The research set out to respond to four key questions a) Do trustees and CEOs think of strategy in learning terms b) If so how? c) What are the implications of this for Trustee and CEO development in this area? d) What theoretical contribution does this study make to what is known about strategy learning in multi-level organisations. It revealed that while trustees and CEOs think of strategy in learning terms, they are not always aware of their own progress in this area. There is also an assumption, particularly by trustees, that they should already be proficient in this area. (a and b). The research also revealed that collaboration between MATs is relatively rare, so the learning opportunities for CEOs and trustees are limited in this respect. The implications for this, in terms of CEO and Trustee development are as follows: Lack of engagement and sharing of good practice with other trusts, is a drawback in terms of learning and development in this area. Therefore, there needs to be some provision made for individuals to share good practice and compare experiences. However, the likelihood of this happening may be low, due to the quasi -marketplace of education in England. If this is the case, then opportunities for individuals to extend their critical and strategic thinking should be sought; ideally through mentorship between schools. The study uncovered some challenges for strategic thinking development in the leadership of multi-level organizations, and as such has made the following contribution to theory, in proposing an extension of the Casey and Goldman framework for strategic thinking, to encompass development. This addition represented the element of: creation/engagement in of communities of learning practice and will be central to future research in the area of learning for strategic thinking.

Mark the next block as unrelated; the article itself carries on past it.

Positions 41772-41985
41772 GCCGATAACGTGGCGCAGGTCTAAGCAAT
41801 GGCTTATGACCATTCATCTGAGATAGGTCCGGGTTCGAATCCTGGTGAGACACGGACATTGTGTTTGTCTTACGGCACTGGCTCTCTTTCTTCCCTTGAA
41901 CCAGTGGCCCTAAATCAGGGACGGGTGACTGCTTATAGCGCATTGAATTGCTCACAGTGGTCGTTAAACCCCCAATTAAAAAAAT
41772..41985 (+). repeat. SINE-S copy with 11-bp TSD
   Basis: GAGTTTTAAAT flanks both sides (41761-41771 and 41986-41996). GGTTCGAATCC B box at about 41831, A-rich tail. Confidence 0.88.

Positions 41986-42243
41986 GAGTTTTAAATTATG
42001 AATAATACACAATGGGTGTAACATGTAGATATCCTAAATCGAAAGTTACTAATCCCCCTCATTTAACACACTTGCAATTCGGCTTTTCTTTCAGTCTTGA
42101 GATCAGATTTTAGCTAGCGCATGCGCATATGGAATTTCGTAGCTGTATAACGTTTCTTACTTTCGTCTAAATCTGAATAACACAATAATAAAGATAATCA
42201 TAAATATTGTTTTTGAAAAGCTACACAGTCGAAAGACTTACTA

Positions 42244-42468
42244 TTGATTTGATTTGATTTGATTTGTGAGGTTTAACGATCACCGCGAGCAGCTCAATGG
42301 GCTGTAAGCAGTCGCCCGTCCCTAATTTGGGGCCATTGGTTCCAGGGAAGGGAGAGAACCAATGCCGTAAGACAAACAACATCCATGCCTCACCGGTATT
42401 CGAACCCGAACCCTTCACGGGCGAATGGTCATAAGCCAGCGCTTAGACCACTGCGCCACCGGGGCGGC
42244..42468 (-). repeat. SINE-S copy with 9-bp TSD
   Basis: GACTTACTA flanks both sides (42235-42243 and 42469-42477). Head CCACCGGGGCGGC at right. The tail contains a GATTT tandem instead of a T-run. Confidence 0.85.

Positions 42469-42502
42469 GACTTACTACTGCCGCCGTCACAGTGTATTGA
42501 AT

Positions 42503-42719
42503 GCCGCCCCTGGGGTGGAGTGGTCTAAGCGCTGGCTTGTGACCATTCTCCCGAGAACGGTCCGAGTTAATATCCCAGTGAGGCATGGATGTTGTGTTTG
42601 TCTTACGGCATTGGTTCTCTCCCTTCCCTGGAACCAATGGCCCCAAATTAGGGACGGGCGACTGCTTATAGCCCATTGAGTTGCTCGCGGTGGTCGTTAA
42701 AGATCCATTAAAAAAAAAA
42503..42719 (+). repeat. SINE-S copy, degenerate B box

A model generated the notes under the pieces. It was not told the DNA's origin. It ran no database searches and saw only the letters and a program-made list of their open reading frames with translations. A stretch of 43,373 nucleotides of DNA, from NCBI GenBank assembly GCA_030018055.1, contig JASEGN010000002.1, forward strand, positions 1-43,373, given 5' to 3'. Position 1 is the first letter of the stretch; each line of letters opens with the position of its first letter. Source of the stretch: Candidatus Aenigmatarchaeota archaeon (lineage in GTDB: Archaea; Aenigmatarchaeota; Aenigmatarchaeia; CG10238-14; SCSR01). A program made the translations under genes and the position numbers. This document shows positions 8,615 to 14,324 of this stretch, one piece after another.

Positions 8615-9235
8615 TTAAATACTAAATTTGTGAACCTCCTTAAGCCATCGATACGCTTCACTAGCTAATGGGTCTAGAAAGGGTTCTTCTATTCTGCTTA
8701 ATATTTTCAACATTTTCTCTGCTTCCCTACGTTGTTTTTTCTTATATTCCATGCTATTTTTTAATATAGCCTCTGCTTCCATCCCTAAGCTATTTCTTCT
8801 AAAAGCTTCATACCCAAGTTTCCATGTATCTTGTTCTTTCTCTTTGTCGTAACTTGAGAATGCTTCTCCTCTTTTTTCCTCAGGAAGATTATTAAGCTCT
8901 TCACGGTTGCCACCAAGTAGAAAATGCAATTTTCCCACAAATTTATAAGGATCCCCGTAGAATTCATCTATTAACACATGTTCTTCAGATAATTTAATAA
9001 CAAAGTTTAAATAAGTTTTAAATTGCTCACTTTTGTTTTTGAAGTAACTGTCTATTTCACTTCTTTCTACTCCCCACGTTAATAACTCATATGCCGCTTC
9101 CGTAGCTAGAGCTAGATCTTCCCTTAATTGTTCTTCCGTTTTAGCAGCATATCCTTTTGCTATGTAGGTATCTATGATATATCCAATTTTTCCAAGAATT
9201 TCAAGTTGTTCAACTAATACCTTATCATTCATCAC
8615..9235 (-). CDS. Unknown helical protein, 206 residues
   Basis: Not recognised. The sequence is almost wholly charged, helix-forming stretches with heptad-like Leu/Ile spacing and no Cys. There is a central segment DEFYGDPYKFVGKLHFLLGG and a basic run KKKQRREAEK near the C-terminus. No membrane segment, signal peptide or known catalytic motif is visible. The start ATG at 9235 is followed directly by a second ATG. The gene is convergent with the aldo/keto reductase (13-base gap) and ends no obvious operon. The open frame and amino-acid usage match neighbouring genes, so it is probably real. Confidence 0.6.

References Baxer, J. (2020). School Boards and their Role in the Governance of Education Oxford Encylopedia of Educational Administration Oxford Oxford University Press Baxer, J., & Floyd, A. (forthcoming ). Strategic narrative in Multi Academy trusts: Principal drivers for expansion. Under review. Baxter, J. (2016). School governing : politics, policy and practices. Bristol: Policy Press. Baxter, J. (2018). New modes of collaborative governance: Governing collaborations in a new school landscape, power, control and communication. In J. Allan, V. Harwood, & C. Jorgensen (Eds.), School Governance: Closing the Gap in Education’ :World Yearbook of Education (Vol. 2020). London: Routledge Baxter, J. (forthcoming , 2020). New modes of collaborative governance: Governing collaborations in a new school landscape, power, control and communication. In J. Allan, V. Harwood, & C. R. Jorgensen (Eds.), world yearbook of education (Vol. 4.School Governance |: Closing the Gap in Education ). London Sage Baxter, J., & Cornforth, C. (2018). Governing Collaborations: How Boards engage with their communities in multi- academy trusts in England Under review. Casey, A. J., & Goldman, E. F. (2010). Enhancing the ability to think strategically: A learning model. Management learning, 41(2), 167-185. Cooren, F., Taylor, J. R., & Van Every, E. J. (2013). Communication as organizing: Empirical and theoretical explorations in the dynamic of text and conversation: Routledge. DfE. (2018). Official Statistics: Multi-academy trust performance measures: England, 2016 to 2017. Retrieved from London: Elmes, M., & Barry, D. (2017). Strategy retold: Toward a narrative view of strategic discourse The Aesthetic Turn in Management (pp. 39-62): Routledge. HMSO. (2017). Multi-Academy Trusts: Seventh Report of Sesssion 2016-17. Retrieved from London: https://publications.parliament.uk/pa/cm201617/cmselect/cmeduc/204/204.pdf Mintzberg, H., Ahlstrand, B., & Lampel, J. (2005). Strategy Safari: A Guided Tour Through The Wilds of Strategic Mangament: Simon and Schuster.